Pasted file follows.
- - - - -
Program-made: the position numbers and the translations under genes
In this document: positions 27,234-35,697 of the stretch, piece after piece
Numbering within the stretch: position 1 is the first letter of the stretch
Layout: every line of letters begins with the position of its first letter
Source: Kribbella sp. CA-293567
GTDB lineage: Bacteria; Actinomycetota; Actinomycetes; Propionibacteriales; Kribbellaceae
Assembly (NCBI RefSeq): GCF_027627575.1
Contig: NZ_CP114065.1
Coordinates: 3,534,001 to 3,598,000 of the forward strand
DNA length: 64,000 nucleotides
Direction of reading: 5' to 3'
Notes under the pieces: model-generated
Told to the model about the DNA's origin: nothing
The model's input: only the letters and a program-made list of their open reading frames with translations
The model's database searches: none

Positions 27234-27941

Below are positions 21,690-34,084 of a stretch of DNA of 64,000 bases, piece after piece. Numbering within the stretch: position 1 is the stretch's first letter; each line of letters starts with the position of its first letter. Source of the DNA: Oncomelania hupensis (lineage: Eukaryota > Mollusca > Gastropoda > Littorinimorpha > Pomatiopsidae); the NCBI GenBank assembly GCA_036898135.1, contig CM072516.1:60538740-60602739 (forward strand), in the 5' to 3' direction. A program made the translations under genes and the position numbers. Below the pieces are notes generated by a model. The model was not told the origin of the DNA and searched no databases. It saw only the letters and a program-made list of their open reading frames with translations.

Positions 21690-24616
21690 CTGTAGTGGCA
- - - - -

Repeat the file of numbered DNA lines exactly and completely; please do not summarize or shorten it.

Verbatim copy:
Program-made: the position numbers and the translations under genes
In this document: positions 27,234-35,697 of the stretch, piece after piece
Numbering within the stretch: position 1 is the first letter of the stretch
Layout: every line of letters begins with the position of its first letter
Source: Kribbella sp. CA-293567
GTDB lineage: Bacteria; Actinomycetota; Actinomycetes; Propionibacteriales; Kribbellaceae
Assembly (NCBI RefSeq): GCF_027627575.1
Contig: NZ_CP114065.1
Coordinates: 3,534,001 to 3,598,000 of the forward strand
DNA length: 64,000 nucleotides
Direction of reading: 5' to 3'
Notes under the pieces: model-generated
Told to the model about the DNA's origin: nothing
The model's input: only the letters and a program-made list of their open reading frames with translations
The model's database searches: none

Positions 27234-27941

Below are positions 21,690-34,084 of a stretch of DNA of 64,000 bases, piece after piece. Numbering within the stretch: position 1 is the stretch's first letter; each line of letters starts with the position of its first letter. Source of the DNA: Oncomelania hupensis (lineage: Eukaryota > Mollusca > Gastropoda > Littorinimorpha > Pomatiopsidae); the NCBI GenBank assembly GCA_036898135.1, contig CM072516.1:60538740-60602739 (forward strand), in the 5' to 3' direction. A program made the translations under genes and the position numbers. Below the pieces are notes generated by a model. The model was not told the origin of the DNA and searched no databases. It saw only the letters and a program-made list of their open reading frames with translations.

Positions 21690-24616
21690 CTGTAGTGGCA